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Traveling Alone: Dealing With Silence and Loneliness

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Traveling alone isn’t easy.  It’s filled with dinners for one, selfies, and an acute awareness that you’re completely dependent on yourself. My Bose headphones are probably the closes thing I have to a companion on the road and my personality is fiercely independent so this feels natural to me; but it doesn’t for everyone.  Dealing with silence and loneliness is a huge challenge for many people and there’s no right or wrong answer to deal with it. Traveling in countries where you don’t speak the native language can feel like you’re on an alien planet because you have no one to share your experiences or challenges with.  I get it and I’m here to tell you that you’re not alone… metaphorically speaking of course.

I’m a big fan of creating your own happiness. So I’ve brainstormed some ways to help you find peace and confidence while traveling alone.  Because if you don’t want to hangout with yourself, who else will?

1. Listen Music

Playing music during long journeys or while wandering around cities is a fantastic way to improve your mood.  Find an upbeat playlist on Spotify and set your own tone to the day.  Do you want to ponder deep questions while appreciating fine art at museums? Find a playlist that has few words and lots of melodies that will let you get lost in your own thoughts.  Planning the ultimate shopping trip alone? Opt for a playlist with upbeat music and give in to your guilty pleasure of listening to the latest charts. Gimmicky, easy-to-sing music is a great opportunity to sing along to create the illusion that you’re less alone.

2. Bring a Tablet

Computers are tiring to lug around and I’m always concerned that I’m going to drop my backpack the wrong way. Bring a tablet instead and take the opportunity to download lots of apps, books, and movies to enjoy while you’re transporting yourself to and from places. A tablet also allows you to carry tons of entertainment without the extra weight.


3. Eat without your headphones on

I love inserting myself into strangers’ lives for the hell of it.  There are a lot of interesting people on this planet, but before you butt-in on someone’s private dinner party, give yourself the opportunity to listen in on their conversations (in a creepy way) and judge whether or not they would appreciate the extra company or your personality.  If you have no interest in spray-tans or nail care, but that’s all a group of girls are talking about, direct your attention else where. You should ALWAYS have breakfast without your headphones in hostels because you’ll be able to listen in on other people’s plans for the day and potentially snag a last-minute invite.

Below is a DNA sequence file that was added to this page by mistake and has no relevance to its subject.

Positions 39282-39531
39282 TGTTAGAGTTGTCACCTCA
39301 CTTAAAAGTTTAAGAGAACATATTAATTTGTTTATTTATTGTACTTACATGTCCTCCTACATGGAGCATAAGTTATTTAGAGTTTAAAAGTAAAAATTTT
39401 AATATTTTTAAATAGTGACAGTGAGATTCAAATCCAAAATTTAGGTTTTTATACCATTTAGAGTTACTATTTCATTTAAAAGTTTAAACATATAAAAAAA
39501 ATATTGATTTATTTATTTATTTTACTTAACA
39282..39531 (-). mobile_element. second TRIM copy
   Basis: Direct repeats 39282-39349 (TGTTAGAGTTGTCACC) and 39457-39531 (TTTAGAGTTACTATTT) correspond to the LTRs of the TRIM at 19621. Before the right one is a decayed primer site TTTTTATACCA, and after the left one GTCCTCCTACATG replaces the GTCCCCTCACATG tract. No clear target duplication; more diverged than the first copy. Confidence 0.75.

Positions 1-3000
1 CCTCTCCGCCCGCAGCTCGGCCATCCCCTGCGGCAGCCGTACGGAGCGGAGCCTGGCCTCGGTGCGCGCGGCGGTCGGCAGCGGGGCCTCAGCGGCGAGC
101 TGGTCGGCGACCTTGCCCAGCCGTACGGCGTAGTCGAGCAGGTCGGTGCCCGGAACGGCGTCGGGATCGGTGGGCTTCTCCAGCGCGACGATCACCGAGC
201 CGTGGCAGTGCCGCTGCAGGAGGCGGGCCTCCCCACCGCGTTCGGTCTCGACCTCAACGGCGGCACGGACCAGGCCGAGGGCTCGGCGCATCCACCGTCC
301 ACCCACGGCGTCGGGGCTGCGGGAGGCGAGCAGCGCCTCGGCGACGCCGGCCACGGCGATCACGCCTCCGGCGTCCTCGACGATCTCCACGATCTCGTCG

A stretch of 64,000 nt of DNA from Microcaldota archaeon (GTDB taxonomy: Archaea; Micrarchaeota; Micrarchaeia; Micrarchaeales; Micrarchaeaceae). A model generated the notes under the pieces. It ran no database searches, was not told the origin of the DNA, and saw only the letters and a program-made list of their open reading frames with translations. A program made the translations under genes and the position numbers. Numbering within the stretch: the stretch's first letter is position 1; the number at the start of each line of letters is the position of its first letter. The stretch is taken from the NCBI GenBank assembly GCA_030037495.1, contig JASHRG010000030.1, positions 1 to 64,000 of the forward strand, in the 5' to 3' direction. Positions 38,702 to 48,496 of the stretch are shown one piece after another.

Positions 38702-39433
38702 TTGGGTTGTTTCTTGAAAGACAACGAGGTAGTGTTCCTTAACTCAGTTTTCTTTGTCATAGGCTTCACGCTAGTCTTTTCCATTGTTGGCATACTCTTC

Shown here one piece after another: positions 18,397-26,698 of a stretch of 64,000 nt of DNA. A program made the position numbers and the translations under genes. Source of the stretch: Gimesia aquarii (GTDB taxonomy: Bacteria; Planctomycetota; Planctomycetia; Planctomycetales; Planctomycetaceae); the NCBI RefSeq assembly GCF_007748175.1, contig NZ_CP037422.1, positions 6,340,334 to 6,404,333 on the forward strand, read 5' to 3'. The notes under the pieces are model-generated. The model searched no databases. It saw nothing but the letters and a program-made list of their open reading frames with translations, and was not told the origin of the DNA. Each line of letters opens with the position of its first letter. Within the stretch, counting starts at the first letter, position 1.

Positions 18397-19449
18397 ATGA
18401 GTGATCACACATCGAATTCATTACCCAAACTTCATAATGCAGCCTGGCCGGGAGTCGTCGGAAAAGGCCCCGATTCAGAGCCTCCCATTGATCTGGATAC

4. Practice a new language

Practicing a new language is a fantastic way to get to know the people and culture around you.  Even just asking the price of something is a great way to strike up a conversation while abroad.  Learning the terms for family members and hobbies is also a great way to have mini conversations with locals because everyone loves talking about the things they love; regardless of where you’re from.

5. Write

Write in a journal. Write in a blog. Write on notes. Write on walls. Just don’t write on anything sacred, alive, or in the process of being preserved. Writing is an ageless tradition that all human beings can appreciate and participate.  It’s what separates us from the animals and allows us to reflect on our lifelong journey to no where in particular.  Write because your story is worth telling.

Check out more photos like these on Instagram! It’s my fav.


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  • Issa Clutz

    If you want me to come out with you and your friends, invite me somewhere quiet where we can talk. I get value from my relationships by getting to know you much more than just being around you.


  • Mary Elizabeth Huber

    HI Vanessa. You couldn’t have posted this at a better time; I’m seriously considering using my tax return to backpack through Southeast Asia and none of my friends are interested. I don’t want that – coupled with my family trying to convince me I’ll get killed – to prevent me from seizing an opportunity. I guess in short, it’s letting go of the fear of complete strangers thinking you’re a loser. But in hindsight, if you’re independently backpacking through Asia, that is anything BUT loser!
    Anyway, great post. Love your writing. Keep it up!!!

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